Sangria is a traditional Spanish drink that combines wine with fruit, a little sugar, and one or more spices. It was introduced to the U.S. at the World's Fair in New York in 1964, and the rest is history. It's now one of the most popular party drinks in America and around the world as well.
Vineyards reigned supreme in Spain during the early centuries BCE. Invading Romans found miles of nicely maturing grapes here around 200 BCE, and they began importing Spanish wines, particularly the superior red wines when tensions between the countries settled down. Spanish wines were introduced to the rest of Europe, and sangria was soon to follow.
The wine is sangria's most critical ingredient, and it's the basis for this drink's origin. Water wasn't always safe to drink in those days, and the alcohol in the wine could be trusted to banish any bacteria. Then someone got the inventive idea of adding fruits and spices to the wine to liven it up. Technically, the Spaniards referred to any wine punch as sangria, and versions of the popular drink have proliferated since then. Most include brandy, but you can experiment with different liquors and even a variety of fruits, juices, and spices.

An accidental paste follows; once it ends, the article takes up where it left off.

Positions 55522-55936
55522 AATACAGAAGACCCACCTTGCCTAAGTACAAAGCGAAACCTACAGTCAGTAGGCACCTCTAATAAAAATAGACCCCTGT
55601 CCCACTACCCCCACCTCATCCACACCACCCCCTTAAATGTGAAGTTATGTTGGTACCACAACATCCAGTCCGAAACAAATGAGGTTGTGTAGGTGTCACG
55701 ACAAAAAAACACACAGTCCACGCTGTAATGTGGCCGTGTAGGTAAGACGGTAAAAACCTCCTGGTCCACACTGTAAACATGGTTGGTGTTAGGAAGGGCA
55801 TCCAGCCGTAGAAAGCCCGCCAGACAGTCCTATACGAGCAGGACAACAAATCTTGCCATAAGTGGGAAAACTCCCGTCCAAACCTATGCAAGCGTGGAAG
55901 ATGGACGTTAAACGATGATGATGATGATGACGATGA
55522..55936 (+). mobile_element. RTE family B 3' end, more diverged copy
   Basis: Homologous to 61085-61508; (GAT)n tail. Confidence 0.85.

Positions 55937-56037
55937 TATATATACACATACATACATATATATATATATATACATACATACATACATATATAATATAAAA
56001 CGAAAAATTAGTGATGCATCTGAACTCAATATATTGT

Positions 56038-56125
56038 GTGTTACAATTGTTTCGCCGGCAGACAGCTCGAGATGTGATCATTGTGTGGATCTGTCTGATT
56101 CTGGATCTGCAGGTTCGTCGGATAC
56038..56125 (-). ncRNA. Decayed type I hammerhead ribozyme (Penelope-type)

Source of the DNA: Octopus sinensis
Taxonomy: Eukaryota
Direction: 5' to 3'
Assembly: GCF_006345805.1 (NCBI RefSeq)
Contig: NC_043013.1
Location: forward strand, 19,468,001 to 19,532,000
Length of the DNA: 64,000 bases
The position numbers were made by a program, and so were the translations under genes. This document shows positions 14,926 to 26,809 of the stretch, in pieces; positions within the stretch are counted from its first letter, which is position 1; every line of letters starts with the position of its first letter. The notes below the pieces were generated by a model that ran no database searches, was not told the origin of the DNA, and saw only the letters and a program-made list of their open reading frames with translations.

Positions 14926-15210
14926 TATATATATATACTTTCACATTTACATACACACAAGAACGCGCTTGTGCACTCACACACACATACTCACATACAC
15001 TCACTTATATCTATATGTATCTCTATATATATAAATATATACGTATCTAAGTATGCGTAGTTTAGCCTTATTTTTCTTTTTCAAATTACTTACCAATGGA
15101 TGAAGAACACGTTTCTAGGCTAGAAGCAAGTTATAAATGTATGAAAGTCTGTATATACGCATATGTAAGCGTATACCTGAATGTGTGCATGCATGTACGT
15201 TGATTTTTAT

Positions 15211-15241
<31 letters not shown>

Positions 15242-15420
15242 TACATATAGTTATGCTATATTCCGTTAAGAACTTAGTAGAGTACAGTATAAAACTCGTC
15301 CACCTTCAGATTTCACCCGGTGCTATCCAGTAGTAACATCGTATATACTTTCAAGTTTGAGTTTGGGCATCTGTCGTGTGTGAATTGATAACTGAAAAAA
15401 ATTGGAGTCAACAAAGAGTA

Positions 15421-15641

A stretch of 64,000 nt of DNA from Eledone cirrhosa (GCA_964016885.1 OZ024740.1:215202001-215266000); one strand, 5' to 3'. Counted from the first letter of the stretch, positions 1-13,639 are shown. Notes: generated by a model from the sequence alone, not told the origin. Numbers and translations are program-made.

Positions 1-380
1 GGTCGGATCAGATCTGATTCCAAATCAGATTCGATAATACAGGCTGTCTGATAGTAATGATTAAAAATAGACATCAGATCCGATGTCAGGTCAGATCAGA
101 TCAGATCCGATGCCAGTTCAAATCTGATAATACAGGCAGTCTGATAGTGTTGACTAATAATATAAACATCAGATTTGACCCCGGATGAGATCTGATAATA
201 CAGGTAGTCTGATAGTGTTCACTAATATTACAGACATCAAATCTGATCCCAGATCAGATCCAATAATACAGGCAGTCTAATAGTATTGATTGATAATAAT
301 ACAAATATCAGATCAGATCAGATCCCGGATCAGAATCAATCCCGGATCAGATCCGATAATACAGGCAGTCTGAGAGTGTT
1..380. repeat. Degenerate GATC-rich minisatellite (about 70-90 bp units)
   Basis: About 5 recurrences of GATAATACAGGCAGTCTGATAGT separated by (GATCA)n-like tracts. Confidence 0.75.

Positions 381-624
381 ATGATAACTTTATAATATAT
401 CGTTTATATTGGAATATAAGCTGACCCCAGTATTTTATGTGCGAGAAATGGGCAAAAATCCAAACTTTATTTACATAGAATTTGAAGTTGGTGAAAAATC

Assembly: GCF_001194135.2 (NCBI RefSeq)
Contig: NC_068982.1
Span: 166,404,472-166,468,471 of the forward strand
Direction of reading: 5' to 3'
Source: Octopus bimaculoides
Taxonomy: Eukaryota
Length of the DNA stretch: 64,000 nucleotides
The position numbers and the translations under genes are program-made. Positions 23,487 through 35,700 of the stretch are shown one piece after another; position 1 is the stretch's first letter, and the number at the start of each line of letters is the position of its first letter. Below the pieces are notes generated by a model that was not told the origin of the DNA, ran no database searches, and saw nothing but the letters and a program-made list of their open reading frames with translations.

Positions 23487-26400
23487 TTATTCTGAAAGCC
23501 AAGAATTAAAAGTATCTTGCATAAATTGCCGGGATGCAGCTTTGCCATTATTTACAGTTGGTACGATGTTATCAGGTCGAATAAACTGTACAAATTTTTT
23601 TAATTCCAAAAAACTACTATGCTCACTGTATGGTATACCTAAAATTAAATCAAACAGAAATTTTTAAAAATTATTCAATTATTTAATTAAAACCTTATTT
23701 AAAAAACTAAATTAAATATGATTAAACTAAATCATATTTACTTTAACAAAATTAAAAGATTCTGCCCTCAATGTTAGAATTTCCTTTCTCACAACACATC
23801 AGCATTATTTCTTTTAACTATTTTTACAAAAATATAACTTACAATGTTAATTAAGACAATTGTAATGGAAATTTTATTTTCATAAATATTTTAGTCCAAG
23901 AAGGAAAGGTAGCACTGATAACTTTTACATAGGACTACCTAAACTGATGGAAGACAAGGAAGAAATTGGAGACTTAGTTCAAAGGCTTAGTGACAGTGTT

This Mexican version of sangria is a fruity concoction with a higher alcohol level that makes it great for pairing with spicy foods. Always use a decent wine when making sangria because the wine will be the drink's most prominent flavor. Tradition calls for red wine.
- 1 bottle red wine (preferably a Spanish vintage such as a Rioja)
- 1 cup Grand Marnier (or Cointreau or triple sec)
- 1/2 cup brandy
- 1 cup orange juice
- 1 orange (cut into wedges)
- 1 lime (cut into wedges)
- 1 cup pineapple (chunks, drained)
- Optional: 2 (4-inch) sticks of cinnamon
- 24 ounces lemon-lime soda
Gather the ingredients.
Place all the ingredients except for the lemon-lime soda and the ice in a large pitcher.
Stir to combine. Cover the pitcher with plastic wrap and refrigerate for several hours or even overnight.
Stir in the lemon-lime soda and top off with ice when you're ready to serve.
Pour the sangria into suitable glasses, straining off the fruit.
Garnish each glass with a wedge of orange or lime.
Serve and enjoy.
- Any pitcher will do, but a traditional sangria pitcher will add flair to your party and serve a purpose—these pitchers have a pinched lip specifically designed to prevent fruit and other solids from spilling out into the glasses.